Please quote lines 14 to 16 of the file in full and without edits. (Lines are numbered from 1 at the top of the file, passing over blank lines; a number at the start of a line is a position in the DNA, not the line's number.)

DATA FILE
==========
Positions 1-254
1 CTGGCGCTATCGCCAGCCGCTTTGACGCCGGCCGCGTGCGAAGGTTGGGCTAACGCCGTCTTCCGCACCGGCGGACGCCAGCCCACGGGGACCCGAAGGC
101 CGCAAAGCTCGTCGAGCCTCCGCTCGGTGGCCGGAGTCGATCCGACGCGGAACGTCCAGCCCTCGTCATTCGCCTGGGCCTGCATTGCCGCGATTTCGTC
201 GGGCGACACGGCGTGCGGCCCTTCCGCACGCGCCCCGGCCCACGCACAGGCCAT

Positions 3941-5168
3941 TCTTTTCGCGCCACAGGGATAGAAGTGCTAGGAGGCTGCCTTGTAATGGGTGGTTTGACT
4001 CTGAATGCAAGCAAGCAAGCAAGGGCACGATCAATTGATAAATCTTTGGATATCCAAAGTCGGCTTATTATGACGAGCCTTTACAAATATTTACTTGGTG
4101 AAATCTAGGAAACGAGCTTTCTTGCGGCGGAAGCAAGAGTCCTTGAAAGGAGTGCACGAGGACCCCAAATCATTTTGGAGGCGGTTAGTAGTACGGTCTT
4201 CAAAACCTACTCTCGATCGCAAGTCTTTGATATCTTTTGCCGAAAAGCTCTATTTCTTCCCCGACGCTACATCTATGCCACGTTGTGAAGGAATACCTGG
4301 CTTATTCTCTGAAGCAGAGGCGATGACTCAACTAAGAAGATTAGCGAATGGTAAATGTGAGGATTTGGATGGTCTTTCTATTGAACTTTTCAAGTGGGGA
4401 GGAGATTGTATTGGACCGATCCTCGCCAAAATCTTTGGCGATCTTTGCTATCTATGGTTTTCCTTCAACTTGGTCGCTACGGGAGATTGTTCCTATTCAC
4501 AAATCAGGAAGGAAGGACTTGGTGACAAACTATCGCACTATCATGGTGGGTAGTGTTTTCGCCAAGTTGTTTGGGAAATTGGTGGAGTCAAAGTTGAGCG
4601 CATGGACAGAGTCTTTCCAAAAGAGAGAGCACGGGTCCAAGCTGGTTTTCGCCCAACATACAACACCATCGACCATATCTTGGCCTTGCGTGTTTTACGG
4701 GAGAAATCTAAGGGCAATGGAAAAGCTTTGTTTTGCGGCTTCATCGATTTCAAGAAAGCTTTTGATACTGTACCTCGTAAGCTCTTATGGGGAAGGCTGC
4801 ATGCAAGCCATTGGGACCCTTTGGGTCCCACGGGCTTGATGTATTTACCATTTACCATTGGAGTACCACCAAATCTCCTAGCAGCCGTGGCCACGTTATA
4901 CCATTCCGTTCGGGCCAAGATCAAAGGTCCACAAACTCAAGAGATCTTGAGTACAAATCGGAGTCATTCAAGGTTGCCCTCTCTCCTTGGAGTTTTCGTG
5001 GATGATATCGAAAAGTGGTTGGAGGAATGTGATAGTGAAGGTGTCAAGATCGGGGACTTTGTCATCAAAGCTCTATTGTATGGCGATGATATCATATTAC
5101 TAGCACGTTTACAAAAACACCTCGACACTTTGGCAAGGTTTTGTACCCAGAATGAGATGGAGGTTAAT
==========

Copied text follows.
4701 GAGAAATCTAAGGGCAATGGAAAAGCTTTGTTTTGCGGCTTCATCGATTTCAAGAAAGCTTTTGATACTGTACCTCGTAAGCTCTTATGGGGAAGGCTGC
4801 ATGCAAGCCATTGGGACCCTTTGGGTCCCACGGGCTTGATGTATTTACCATTTACCATTGGAGTACCACCAAATCTCCTAGCAGCCGTGGCCACGTTATA
4901 CCATTCCGTTCGGGCCAAGATCAAAGGTCCACAAACTCAAGAGATCTTGAGTACAAATCGGAGTCATTCAAGGTTGCCCTCTCTCCTTGGAGTTTTCGTG